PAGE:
Nonetheless, here I am on New Year’s eve writing a column that will be read like seven times: Five times by myself, and then once by a person who wants to read it and another who might stumble upon it while trying to learn about some pornographic post.

Anyhow, writing is an activity that for me has always been cathartic and an exercise that breads more of the same once I start. In other words, in order to write more, I need to write something … ANYTHING.

If you’re still reading this, thanks for sticking it out. My next post WILL be more card related. I promise.

Happy New Year, collectors.

An ode to 1998 Crown Royale Baseball, and a box break too.

Posted in Box / Pack Break, Misc. with tags , , , , on November 14, 2016 by Cardboard Icons

Quality was the name of the game for baseball cards as we approached the end of the 1990s. Multiple companies were still in business putting out countless products each year for consumers. Sure, some were content on the basic formula of picture and design on front, and stats on the back. But some desired more. Some desired innovation. Some desired … royalty.


Pacific, a baseball card company based out of Lynwood, Wash., was a suburb of Seattle. The company started mainstream products at the beginning of the 1990s with several mediocre releases. By mid-decade the company hit it’s stride with flashy Prism — the ORIGINAL Prism brand — and then continued its craftsmanship with the Crown Royale brand, which debuted in 1995 as a football-only product and eventually crossed over to baseball in 1998.

During the decade, I was very much a collector of four sports. And when it came to football, Crown Royale and Prism were my staples. I always hoped that Pacific would cross the brands over to baseball. And in 1998 the company brought us the first Crown Royale baseball release, which featured holographic backgrounds with a gold crown die-cut design laid on top of that, and then a single-shot action photo atop all of that. To put it simple: It was gorgeous in terms of baseball cards.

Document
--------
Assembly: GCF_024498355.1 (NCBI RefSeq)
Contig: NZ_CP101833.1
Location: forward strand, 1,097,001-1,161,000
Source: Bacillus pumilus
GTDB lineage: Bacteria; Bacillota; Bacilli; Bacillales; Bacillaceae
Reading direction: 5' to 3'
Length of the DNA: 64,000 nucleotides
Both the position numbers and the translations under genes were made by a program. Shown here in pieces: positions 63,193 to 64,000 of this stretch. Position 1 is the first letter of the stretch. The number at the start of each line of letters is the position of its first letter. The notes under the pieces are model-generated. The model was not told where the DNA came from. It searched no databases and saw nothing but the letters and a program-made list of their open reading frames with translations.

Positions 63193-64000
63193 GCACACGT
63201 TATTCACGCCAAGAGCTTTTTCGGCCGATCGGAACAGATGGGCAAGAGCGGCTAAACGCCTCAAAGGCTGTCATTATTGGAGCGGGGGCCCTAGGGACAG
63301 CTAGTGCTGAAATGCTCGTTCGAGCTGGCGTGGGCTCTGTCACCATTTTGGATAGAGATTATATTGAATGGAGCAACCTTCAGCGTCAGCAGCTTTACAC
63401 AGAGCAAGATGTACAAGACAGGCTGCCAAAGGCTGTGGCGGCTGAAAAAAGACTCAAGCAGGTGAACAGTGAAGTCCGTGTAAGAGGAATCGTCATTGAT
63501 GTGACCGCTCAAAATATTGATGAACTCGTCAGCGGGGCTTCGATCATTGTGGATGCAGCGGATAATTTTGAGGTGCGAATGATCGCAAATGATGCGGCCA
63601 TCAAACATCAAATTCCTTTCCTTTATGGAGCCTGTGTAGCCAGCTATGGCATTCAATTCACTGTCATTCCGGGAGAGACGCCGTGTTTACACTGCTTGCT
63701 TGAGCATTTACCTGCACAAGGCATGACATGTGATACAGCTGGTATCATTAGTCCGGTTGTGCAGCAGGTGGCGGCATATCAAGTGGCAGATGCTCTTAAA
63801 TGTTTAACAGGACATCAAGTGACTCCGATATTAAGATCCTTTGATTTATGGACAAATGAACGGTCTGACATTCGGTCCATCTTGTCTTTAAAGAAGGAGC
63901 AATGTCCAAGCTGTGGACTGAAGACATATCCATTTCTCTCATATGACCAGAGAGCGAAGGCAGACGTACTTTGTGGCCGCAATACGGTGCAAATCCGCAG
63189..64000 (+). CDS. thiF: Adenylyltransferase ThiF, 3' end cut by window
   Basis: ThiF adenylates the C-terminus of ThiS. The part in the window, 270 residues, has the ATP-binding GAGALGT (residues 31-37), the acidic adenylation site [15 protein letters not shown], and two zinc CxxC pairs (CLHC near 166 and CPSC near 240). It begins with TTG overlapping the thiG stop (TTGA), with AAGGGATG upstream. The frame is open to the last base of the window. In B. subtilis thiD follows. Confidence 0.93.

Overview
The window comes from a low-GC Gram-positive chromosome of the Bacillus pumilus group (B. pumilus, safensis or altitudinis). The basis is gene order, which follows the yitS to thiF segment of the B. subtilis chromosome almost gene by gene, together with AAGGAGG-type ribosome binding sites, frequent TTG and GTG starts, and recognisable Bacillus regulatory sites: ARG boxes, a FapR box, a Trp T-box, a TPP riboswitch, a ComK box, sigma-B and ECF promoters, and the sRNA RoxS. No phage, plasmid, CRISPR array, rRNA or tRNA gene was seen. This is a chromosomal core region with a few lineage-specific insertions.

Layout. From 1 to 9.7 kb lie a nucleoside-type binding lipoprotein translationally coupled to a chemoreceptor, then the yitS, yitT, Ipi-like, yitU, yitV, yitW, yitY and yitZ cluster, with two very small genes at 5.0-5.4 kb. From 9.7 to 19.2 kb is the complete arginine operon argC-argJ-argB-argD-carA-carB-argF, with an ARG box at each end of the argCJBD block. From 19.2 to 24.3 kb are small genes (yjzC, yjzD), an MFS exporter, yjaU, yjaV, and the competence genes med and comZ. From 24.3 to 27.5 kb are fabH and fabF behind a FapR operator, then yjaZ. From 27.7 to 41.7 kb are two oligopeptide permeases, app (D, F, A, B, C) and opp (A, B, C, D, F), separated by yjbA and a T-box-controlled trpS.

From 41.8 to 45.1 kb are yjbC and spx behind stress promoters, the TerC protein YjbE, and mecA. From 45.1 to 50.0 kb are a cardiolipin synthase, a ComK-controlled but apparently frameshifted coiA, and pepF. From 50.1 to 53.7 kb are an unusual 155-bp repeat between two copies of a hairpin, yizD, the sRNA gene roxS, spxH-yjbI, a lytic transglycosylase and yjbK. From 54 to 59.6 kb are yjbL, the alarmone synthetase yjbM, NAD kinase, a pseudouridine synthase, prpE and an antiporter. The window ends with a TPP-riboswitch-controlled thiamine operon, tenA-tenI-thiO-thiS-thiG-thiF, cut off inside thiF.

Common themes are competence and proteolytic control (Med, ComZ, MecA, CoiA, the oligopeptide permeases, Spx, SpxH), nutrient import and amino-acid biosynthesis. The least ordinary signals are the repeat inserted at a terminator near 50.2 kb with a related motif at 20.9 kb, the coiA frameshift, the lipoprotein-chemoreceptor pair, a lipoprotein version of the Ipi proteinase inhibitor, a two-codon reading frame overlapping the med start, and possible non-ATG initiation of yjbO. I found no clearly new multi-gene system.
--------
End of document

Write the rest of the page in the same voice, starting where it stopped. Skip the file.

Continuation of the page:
But, quality doesn’t come cheap. These definitely wasn’t a $2 a pack release. Or $3. Or $4. Or $5. I recall seeing the packs upward of $6, and one Twitter follower even recalls seeing them at $9 a pack. His recollection wouldn’t surprise me. The cards were than damn good. Looking at the Beckett Almanac, it confirms the MSRP was $5.99 for the 6-card pack. Each box had 24 packs, so that would bring a box price into the $150 range.

As a teen collector I may have opened a handful of these packs, but I know it wasn’t much. By 1998 I wanted the quality, but all I really could afford was quantity that Bowman afforded me — after all, by 1998 I had started my chase for rookie card greatness.

Overtime, collecting interests changed and I went full bore into rookie cards. Anything marked with the Bowman name was mine. This was before the rookie card autos of Chrome, by the way.

Fast forward to about a week ago when I visited Peninsula Sports Cards in Belmont, Calif. This is a sibling store of my two really local shops, South Bay Sports Cards (Sunnyvale, Calif.) and Stevens Creek Sports Cards (San Jose, Calif.). Belmont is a bit of a trek for me, but the shop there recently moved into a larger space and I wanted to see the shop. Also, I wanted to see if they had any old wax for me to rip. I’ve been heavy on nostalgia recently, especially since my 6-year-old son is slowly working his way into the hobby.

I spoke with one of the main guys at the shop and told him of my interests after a lengthy discussion about other items. He took my name, e-mail and phone number and said he’d have someone check the warehouse. He called me about three days later telling me they got some stuff in. Among the items was this box of 1998 Crown Royale. The price? Less than $2 a pack, or merely a third of what the packs cost some 18 years ago.

I half debated opening this product alone as I was sort of fulfilling a card collecting dream of mine. Instead I decided to include my son. What better way to bring this all full circle. Right?